The debate about whether or not to build on floodplains will always follow flooding disasters. LEED and other sustainable design certification systems encourage teams to locate development above certain floodplains. However, referencing this information is not something architects and engineers do everyday. Do you know how to determine if your project is in a flood hazard area? In the digital age, it is very easy to do.
A floodplain can be defined as a flood hazard area shown on a legally adopted flood hazard map or otherwise legally designated by the local jurisdiction or the state. For projects in locations without legally adopted flood hazard maps or legal designations, it is good practice to locate development on a site that is entirely outside any floodplain subject to a 1% or greater chance of flooding in any given year. Best practice is for a development to avoid the flood hazard area shown on a legally adopted flood hazard map instead of specifically referencing the 100-year floodplain.
In order to ascertain the proximity of flood hazard areas, design teams should consult legally adopted flood hazard maps of the project site area.
In the U.S., most local governments, flood management agencies, or other local entities maintain flood hazard maps, which may include flood hazard areas designated by both the Federal Emergency Management Agency (FEMA) and a local agency.
How to Generate a FEMA Flood Hazard Map
FEMA provides flood hazard maps through their Map Service Center (MSC) at msc.fema.gov
Step 1: Search by address and then select the flood map boundary in your area of interest using the Locator Map.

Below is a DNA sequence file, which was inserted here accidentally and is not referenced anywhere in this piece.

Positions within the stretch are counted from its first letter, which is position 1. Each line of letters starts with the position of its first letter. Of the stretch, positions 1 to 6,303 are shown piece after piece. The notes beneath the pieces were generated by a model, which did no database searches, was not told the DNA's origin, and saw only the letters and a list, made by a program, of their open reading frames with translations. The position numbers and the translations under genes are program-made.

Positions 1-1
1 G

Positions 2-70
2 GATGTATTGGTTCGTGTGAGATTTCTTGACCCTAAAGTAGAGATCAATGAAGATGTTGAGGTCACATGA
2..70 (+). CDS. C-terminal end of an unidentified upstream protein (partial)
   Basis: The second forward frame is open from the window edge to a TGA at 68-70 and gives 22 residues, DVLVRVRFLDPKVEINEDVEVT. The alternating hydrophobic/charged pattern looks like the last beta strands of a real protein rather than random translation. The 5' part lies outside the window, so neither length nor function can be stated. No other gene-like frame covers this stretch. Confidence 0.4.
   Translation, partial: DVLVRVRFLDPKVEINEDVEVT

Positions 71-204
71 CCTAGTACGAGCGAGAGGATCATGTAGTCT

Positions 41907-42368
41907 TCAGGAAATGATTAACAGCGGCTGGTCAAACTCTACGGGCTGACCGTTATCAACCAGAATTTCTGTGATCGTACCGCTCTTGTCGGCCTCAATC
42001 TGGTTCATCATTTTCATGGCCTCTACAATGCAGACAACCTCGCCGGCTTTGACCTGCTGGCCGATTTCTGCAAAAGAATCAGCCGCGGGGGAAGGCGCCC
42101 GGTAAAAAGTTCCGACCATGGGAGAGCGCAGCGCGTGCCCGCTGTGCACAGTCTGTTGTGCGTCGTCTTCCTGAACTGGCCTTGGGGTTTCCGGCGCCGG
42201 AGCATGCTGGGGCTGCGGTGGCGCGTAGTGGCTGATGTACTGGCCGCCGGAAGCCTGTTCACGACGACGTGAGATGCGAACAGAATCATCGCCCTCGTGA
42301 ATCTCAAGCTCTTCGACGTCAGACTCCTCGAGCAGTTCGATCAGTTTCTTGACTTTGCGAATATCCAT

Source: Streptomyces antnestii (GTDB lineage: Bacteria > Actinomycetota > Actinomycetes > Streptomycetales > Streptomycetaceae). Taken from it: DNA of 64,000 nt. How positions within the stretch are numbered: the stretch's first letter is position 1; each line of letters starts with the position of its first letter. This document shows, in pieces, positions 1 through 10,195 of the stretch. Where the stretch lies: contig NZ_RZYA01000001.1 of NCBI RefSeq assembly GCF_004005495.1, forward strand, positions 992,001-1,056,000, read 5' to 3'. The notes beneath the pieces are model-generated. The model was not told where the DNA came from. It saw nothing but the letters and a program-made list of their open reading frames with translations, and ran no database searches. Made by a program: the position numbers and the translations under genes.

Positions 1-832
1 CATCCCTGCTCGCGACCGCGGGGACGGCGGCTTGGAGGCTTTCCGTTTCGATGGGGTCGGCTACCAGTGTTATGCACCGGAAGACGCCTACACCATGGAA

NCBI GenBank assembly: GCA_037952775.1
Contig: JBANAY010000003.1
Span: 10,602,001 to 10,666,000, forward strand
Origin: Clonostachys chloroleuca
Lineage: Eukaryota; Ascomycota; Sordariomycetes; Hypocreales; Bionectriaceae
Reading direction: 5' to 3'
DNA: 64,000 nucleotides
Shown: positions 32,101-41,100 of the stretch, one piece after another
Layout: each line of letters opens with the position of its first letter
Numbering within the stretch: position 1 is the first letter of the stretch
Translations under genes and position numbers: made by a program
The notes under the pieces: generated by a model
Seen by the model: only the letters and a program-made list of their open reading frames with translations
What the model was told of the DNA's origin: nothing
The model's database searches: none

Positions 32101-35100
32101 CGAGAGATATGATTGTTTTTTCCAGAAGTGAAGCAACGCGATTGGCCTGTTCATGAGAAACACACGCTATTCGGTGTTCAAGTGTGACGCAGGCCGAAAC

Step 2: Click the "View Web map" button above to access the flood insurance rate map data on the FEMA GeoPlatform.
Step 3: Note the legend and graphic depictions.
The Flood Hazard Zones are fairly self-explanatory:
- The 1% Annual Chance Flood Hazard zone is commonly equated to the 100-year floodplain.
- The 0.2% Annual Chance Flood Hazard zone is equated to the 500-year floodplain.
- If the project’s zone begins with A or V (e.g., A, AE, AO, A11, V1), it is below the 100-year floodplain.
- If the project’s zone begins with B, C, or X, it is above the 100-year floodplain.
- Zone D identifies areas of undetermined flood risk. The team must find additional information to determine whether additional flood-resistant design will be necessary.
LOMR and LOMA are perhaps less familiar. As defined by FEMA (hyperlinks added):
A Letter of Map Revision (LOMR) is FEMA's modification to an effective Flood Insurance Rate Map (FIRM), or Flood Boundary and Floodway Map (FBFM), or both. LOMRs are generally based on the implementation of physical measures that affect the hydrologic or hydraulic characteristics of a flooding source and thus result in the modification of the existing regulatory floodway, the effective Base Flood Elevations (BFEs), or the Special Flood Hazard Area (SFHA).
A Letter of Map Amendment (LOMA) is an official amendment, by letter, to an effective National Flood Insurance Program (NFIP) map. A LOMA establishes a property's location in relation to the Special Flood Hazard Area (SFHA). LOMAs are usually issued because a property has been inadvertently mapped as being in the floodplain, but is actually on natural high ground above the base flood elevation.
Example Flood Insurance Rate Map (FIRM) from FEMA.
Know your Flood Hazard Area
The debate over development within flood-prone locations will continue. However, every design professional should know the flood hazard area for any prospective development. FEMA's Flood Insurance Rate Maps are a tremendous resource. Design teams should always consult legally adopted flood hazard maps within the jurisdiction in which the project is located.